- A requirement for companies to publish pay ratios showing the difference in pay between the chief executive and average employee;
- Improving the effectiveness of remuneration committees and the extent to which they must consult shareholders and the wider company on pay;
- Employee advisory representation on remuneration committees;
- A binding annual shareholder votes on executive pay packages; and
- Private company directors will be subject to a new code of conduct on behaviour and transparency.
Nearly all the articles highlight the government’s views, attributed to “an un-named government source” who stated that: “Businesses are a pillar of our society, creating employment opportunities and contributing significantly to funding our country’s public services.
“The UK has led the world in corporate governance, but our strong reputation can only be maintained if government and business regularly reviews and upgrades our governance.
“Good governance helps companies take better decisions, for their own long-term benefit and the economy overall – ensuring public trust in British business and making sure the UK is the best place in the world to do business.”
Late last week, the think tank Big Innovation Centre, published a report suggesting that there is little point in just requiring the disclosure of pay ratios. The authors argue that more transparency of executive pay has not seen a reduction in executive pay and so it is unlikely that ratio disclosure would work either.
Pay ratios, the report states, do not lend themselves to valid comparisons between companies, even within the same industry, and would add to misunderstanding over executive pay as well as potentially creating perverse incentives. They would also, the authors believe, fuel excessive negativity over pay, when the UK needs great leaders to create our great companies. Pay ratios may lead to pay being decoupled from performance, in favour of being linked to median worker pay, the report suggests.
While the report acknowledges that executive pay is an issue that needs to be addressed – as the UK government has promised to – it states that: “It is vital that listed companies are able to attract talented CEOs, given that such people always have options about where they work. The commentary around executive pay can be so relentlessly negative that we are in danger of forgetting this important fact. Good CEOs remain good value.”
The report’s authors have been supported by a steering a committee which includes Andy Haldane chief economist of the Bank of England and Clare Chapman non-executive at Kingfisher, although it was interesting to note a rare correction on the Financial Times in relation to Andrew Witty’s participation: “As a result of a miscommunication with the Big Innovation Centre we stated Sir Andrew Witty supported its report on executive pay, which rejected proposed government policies (Theresa May suffers backlash over flagship business reforms, November 24). Sir Andrew is a member of the group’s taskforce but was not involved in the creation or approval of the report.”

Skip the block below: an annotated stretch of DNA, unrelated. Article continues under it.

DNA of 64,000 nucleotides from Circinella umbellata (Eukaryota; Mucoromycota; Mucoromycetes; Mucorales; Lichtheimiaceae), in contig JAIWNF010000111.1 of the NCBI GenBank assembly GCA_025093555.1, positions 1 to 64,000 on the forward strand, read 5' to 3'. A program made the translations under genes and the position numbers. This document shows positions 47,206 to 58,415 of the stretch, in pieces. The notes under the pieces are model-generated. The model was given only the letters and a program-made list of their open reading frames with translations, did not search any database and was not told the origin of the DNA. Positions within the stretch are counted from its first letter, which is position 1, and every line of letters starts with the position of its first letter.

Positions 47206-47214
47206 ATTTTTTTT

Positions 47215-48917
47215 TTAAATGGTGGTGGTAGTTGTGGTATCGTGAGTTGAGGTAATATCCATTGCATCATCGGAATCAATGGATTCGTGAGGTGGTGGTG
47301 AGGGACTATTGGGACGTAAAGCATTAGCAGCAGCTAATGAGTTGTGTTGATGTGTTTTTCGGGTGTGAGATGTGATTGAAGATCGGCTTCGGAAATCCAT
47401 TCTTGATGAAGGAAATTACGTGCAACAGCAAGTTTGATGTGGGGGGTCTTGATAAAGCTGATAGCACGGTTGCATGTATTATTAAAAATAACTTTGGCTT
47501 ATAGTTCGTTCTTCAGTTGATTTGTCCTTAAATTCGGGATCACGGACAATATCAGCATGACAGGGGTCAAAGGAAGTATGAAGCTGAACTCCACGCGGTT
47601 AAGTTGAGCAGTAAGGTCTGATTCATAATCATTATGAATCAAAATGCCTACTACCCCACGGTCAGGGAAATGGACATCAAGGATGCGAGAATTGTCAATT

Among the report’s recommendations are that:
- Escalating pay votes: a binding vote regime should only be triggered when companies lose, or repeatedly fail to achieve a threshold level of support on, the advisory remuneration vote;
- Shareholder guidelines and the UK corporate governance code should enable companies to adopt simpler pay structures for CEOs and
- Companies should be required to publish a Fair Pay Charter explaining policy and outcomes for wider employee pay and fairness and to engage with employees on its content including specified disclosures on pay comparisons.
Simon Walker, Director General of the Institute of Directors, disagrees that change is unnecessary and asserts that the Prime Minister is right to press ahead with reforms. Writing in the Sunday Telegraph, Walker states: Suggestions to change how pay is set and published, alongside moves to give employees a bigger voice in the boardroom, will be met with resistance from the City old guard. They will be right to point out concerns about crude, kneejerk measures. Trying to force German-style co-determination on companies, for example, by creating extra tiers of governance for workers, would likely be disastrous. But resisting all reform would be sending a very strong signal to the public that corporate boards have either not noticed public antipathy to big business, or worse, don’t care. So when FTSE boards feel tempted to grumble at the appearance of the Government’s Green Paper, they should remember the words of the ageing Don Fabrizio in Giuseppe di Lampedusa’s novel, The Leopard: “If we want things to stay as they are, things will have to change”